Come to the fair: there are 78 of them

John Oncken
Melissa Sprecher, Sauk City and her Grand Champion hog that sold for $7.50 per pound.

When was the last time you attended a county Fair? Ten years ago? Thirty years ago? Not since you were a 4-Her, showing a calf? Never? 

Shame on you. You have been missing one of life’s truly enjoyable experiences.  A fair is where you get to greet old friends and meet new ones; see pigs, sheep, cattle, rabbits, chickens and a host of other youth project animals up close and meet the young people who so proudly raised them and are more than willing to tell you how they did it. 

Seeing it happen

A fair is where you will see things actually happening, not on a smartphone, I-pad or computer. Things like livestock competition where youngsters exhibit their dairy and beef cattle with a firm grip on the halter strap before an all-seeing judge, or trying to maneuver a 150 pound pig with the aid of a show stick (cane) in a small show ring along with a dozen or two other pigs, none of which want to pose for the judge or maybe get a close up of a chicken as the judge holds it firmly to get a close look-see and feel.

Fair Intern Megan Moll with Fair president, Terry Quam.

There are 78 fairs listed on the Wisconsin Association of Fairs website: three have been held, Elroy, Stoughton and Lodi meaning there are 75 to go, take your pick. A suggestion: The more rural counties, Clark, Iowa, Richland, Lafayette among them emphasize youth and local entertainment (demo derbies, horse and tractor pulls) while the more urban fairs like Walworth, Sheboygan, Marshfield, Dane are sort of mini state fairs with national entertainment and big names.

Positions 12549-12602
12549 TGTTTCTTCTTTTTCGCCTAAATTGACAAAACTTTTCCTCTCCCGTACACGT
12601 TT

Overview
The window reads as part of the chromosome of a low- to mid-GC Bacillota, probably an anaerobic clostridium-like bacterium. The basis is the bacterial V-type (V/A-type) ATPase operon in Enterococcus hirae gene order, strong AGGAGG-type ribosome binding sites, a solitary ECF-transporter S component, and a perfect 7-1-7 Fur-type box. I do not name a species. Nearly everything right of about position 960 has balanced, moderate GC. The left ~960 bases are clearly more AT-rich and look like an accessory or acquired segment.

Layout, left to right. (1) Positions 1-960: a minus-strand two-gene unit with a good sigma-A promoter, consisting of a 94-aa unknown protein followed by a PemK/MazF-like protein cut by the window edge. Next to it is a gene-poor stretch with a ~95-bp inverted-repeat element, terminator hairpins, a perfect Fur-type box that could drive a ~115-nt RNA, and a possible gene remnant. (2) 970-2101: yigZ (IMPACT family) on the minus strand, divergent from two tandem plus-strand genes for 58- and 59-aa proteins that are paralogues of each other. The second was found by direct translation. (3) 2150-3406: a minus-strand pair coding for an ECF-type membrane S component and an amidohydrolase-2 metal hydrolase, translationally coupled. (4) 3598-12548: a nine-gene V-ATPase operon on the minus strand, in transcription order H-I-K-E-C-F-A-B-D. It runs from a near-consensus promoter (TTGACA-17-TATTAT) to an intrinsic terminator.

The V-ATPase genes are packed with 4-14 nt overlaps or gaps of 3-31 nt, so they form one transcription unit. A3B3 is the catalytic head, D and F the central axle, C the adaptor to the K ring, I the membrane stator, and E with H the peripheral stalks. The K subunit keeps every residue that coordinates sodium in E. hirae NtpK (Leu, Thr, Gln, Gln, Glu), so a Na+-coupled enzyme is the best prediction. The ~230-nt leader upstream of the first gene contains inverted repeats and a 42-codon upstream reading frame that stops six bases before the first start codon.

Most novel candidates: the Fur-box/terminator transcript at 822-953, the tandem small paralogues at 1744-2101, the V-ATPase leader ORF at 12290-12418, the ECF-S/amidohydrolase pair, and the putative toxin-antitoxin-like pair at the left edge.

Take a day off

Take a look and take your pick. Create a day off, leave your smart phone and I-pad at home (there was life before social media you may remember) and enjoy a day devoted to fun.

RELATED:County fairs, Wisconsin's hidden gems

152 years

I made the short trip to Lodi last Saturday to attend the152nd edition of the Lodi Agricultural Fair. I figured that would be a sort of dead spot on the fair schedule and parking would be easy. Wrong. The closeby lots were jammed and until a kind lady hailed me down and said there was an empty space “down that row” I  probably would have parked a lot further away, not so good for my gimpy knees.
My first stop was at the outdoor dairy show ring where the showmanship contests were in progress. For the non cattle people, showmanship is where the leadsman is judged (not the calf) on his/her ability to present and pose the animal to be seen by the judge. 
I and Dave Endres, longtime dairy superintendent at the fair said “Hello” and both realized it had been several years since we’d last talked. In the long history of this column, I think I’ve written about Dave and his wife Patty more often than any other farm family: from their days milking about 50 cows on a rented farm to their move to Lodi and the now 600 Jersey herd. (Patty had a heart transplant and died some years later.)

Long time fair board member Merton Breunig (52 years) and dairy superintendent Dave Endres and the Breunig family sponsored Dairy Showman trophy.

Yes, he was a farm boy

Dave introduced me to Merton Breunig, a Lodi fair board member of 52 years and they led me over to the show table to look at the huge “Grand Champion Dairy Showman” trophy that had 47 names engraved on it, many of them Breunig and Endres.  

“Look at this one, the first one in 1969,” Endres suggested.

I did and saw “Tom Wopat 1969.”  He answered a question I had long wondered about: Did Tom Wopat really have a farming connection, something I’d heard during his days as star of “The Dukes of Hazard.” The answer is yes and he showed dairy cattle.